Have you noticed any shifts over the last couple of days in your search results? As a site owner or an SEO for a client, have you noticed any changes as of late? You wouldn’t be alone in taking note, and you would be correct. It has recently been confirmed that Panda had been unleashed on the web again, making it even more accurate and more sensitive to changes online.
Some site owners are noting huge gains in their organic results, perhaps because they’ve attended to any issues that cropped up when Panda first passed over their site and erroneously booted them. On the other hand, some sites were hit harder than they have been previously by the update, and continue to flounder in the search pool. It may be a good, or a bad point, but Google also came out and said that the entire update hasn’t finished yet, it probably will only do so tomorrow. As well, there are still some high numbers being reported on forums, about being dumped in the results by Panda, but if you’ve been on your game and following the good practices guide you should be sitting just fine.
For all of the updates that are done to the various search engines, for all of the tweaks they do to their algorithms there remains a very simple truth. Stick to the basics and it’ll work. It may take longer than trying to work out every single step of the algo, but so long as you concern yourself with sticking to the best practices guides provided by the search engines, your site will list. And will continue to list, so long as you haven’t done anything naughty that is, to get yourself kicked out of the SERPs.
So I guess it stands to reason, that Google would jump at the new privacy bill being pushed through the White House. Regarding the new online privacy legislation, Google decided to get behind “Do Not Track,” technology that lets users opt out of tracking by websites and online advertisers. So what exactly did Google just agree to do? It will add support for Do Not Track to its Chrome browser. The way the technology works is fairly basic, it sends a Chrome header signal to the website to tell the website and it’s advertisers to not track that visitor. In browsers that already support Do Not Track, a user only has to set a single option. In Firefox, that’s done through the Options (on Windows) or Preferences (Mac) pane by checking a box marked, “Tell web sites I do not want to be tracked.”
When Google was taken under the leadership of Larry Page, he quickly and decisively pointed the sights of the Google machine on the social target. And in the last few months there have been a few, hiccups, with Googles changes in policy.
So it’s no secret that Bing and Google aren’t the best of friends, but with Microsoft behind the Bing machine, it was a shock for the web to suddenly find Google labelled as malware.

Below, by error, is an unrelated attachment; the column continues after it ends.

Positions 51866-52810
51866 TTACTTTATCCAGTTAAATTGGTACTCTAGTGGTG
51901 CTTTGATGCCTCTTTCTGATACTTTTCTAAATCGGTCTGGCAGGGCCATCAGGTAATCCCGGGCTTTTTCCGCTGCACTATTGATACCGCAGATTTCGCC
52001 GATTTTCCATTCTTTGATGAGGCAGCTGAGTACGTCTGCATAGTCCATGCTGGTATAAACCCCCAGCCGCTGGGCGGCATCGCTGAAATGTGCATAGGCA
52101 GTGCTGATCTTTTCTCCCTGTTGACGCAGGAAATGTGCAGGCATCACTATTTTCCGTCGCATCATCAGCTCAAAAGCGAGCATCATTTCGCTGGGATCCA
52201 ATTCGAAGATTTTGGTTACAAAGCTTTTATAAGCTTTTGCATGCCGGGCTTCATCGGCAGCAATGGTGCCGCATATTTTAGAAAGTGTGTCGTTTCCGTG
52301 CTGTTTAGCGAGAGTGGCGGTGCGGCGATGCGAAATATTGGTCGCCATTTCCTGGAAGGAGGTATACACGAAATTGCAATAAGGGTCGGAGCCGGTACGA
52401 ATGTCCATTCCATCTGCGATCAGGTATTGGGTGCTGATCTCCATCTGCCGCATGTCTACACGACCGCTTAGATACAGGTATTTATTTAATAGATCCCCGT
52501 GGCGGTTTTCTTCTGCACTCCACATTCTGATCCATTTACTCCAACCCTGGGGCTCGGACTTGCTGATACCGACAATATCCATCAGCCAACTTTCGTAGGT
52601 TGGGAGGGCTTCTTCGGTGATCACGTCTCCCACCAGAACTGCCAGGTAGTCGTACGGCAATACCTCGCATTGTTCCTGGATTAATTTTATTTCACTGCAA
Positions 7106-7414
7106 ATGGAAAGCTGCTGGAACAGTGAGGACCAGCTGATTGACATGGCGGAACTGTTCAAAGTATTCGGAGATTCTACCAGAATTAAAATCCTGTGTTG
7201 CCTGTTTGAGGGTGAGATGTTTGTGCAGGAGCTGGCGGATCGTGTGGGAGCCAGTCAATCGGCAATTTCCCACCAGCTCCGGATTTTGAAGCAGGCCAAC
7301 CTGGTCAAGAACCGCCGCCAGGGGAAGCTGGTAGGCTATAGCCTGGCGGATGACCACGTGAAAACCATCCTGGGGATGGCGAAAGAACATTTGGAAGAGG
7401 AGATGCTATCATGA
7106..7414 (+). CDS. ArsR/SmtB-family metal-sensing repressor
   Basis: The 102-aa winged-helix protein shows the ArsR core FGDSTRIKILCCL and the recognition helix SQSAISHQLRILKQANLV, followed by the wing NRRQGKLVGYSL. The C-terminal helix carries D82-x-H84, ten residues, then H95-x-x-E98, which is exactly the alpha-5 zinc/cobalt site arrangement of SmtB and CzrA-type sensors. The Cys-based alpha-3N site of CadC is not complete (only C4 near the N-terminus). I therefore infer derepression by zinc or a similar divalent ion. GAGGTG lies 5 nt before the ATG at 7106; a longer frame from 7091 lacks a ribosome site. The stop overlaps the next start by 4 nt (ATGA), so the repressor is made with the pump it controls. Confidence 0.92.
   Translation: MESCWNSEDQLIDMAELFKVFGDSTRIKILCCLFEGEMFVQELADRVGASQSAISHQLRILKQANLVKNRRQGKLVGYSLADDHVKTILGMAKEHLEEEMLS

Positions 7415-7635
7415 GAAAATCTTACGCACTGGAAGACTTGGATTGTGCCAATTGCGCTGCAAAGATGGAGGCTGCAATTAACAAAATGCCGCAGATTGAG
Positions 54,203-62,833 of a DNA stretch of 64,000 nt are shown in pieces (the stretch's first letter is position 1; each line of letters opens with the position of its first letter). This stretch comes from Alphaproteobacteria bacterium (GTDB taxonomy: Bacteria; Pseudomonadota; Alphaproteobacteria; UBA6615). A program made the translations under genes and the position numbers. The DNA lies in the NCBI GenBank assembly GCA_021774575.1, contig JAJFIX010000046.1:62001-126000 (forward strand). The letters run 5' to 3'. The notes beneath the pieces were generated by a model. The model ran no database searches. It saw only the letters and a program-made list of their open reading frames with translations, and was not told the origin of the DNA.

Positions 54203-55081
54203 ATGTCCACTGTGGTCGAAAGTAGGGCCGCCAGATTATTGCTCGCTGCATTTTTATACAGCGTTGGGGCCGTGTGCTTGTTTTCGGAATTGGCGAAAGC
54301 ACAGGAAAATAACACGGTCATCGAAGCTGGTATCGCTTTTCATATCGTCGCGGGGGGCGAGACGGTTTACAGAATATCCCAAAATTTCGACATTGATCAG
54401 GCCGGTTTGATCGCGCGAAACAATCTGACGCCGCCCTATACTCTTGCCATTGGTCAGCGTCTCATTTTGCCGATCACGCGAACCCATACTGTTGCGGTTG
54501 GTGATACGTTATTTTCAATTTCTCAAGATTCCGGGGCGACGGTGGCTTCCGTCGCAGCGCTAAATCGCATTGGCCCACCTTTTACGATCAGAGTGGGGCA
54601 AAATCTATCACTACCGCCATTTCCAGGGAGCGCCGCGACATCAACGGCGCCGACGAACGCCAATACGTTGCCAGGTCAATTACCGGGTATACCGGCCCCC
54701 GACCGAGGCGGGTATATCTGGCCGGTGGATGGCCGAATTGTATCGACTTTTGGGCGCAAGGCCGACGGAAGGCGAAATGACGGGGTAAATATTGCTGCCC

You may think it’s really not that big of a deal, but it only takes one red flag to turn many novice users away from using any service or website. The mistake has since been ironed out on Microsoft’s end, and Google is no longer labelled as a security risk. Malware is a rather generic term, basically covering any kind of code or software which either steals your private information or messes up your computer enough that you can’t really use it effectively. Unfortunately for those same novice searchers and computer users, malware has another, more inconvenient side.
It should be no surprise that scripters and hackers who work to develop malware, are also tied to the black hat side of the SEO world. Search is a multi-billion dollar a year industry, and being able to sit atop the search results for highly competitive terms for even a few days is a million dollar industry. Many times this is where you’ll find a specific type of malware usually known as ransom software. What happens is when a user clicks on the address of what they innocently think is their top results choice, instead they’re greeted with a popup message usually along the lines of “Your computer is infected – click here to protect your data!” And once that user clicks the button, they’ve been hooked. Once that back door has been opened, it is nefariously difficult to shut. It often leaves you open to backdoor access as well, which the scripter can use to steal your information, or even use your own computer to attack other unsuspecting searchers.
The first step to defending yourself is to have a proper anti-virus product, even a basic one will stop the majority of malware. The second step is to know what you’re seeing when you search. A proper website url will be www.this-is-a-real-site.com/yourresults.html, shown in green below your search results. A strong indication of a hijacked site or possible malware trap is when that address looks like so: www.possibly-malware.com/?p=23466. If you find an address which begins with a query string, there’s a good chance you’re not going to necessarily end up where you’ve hoped.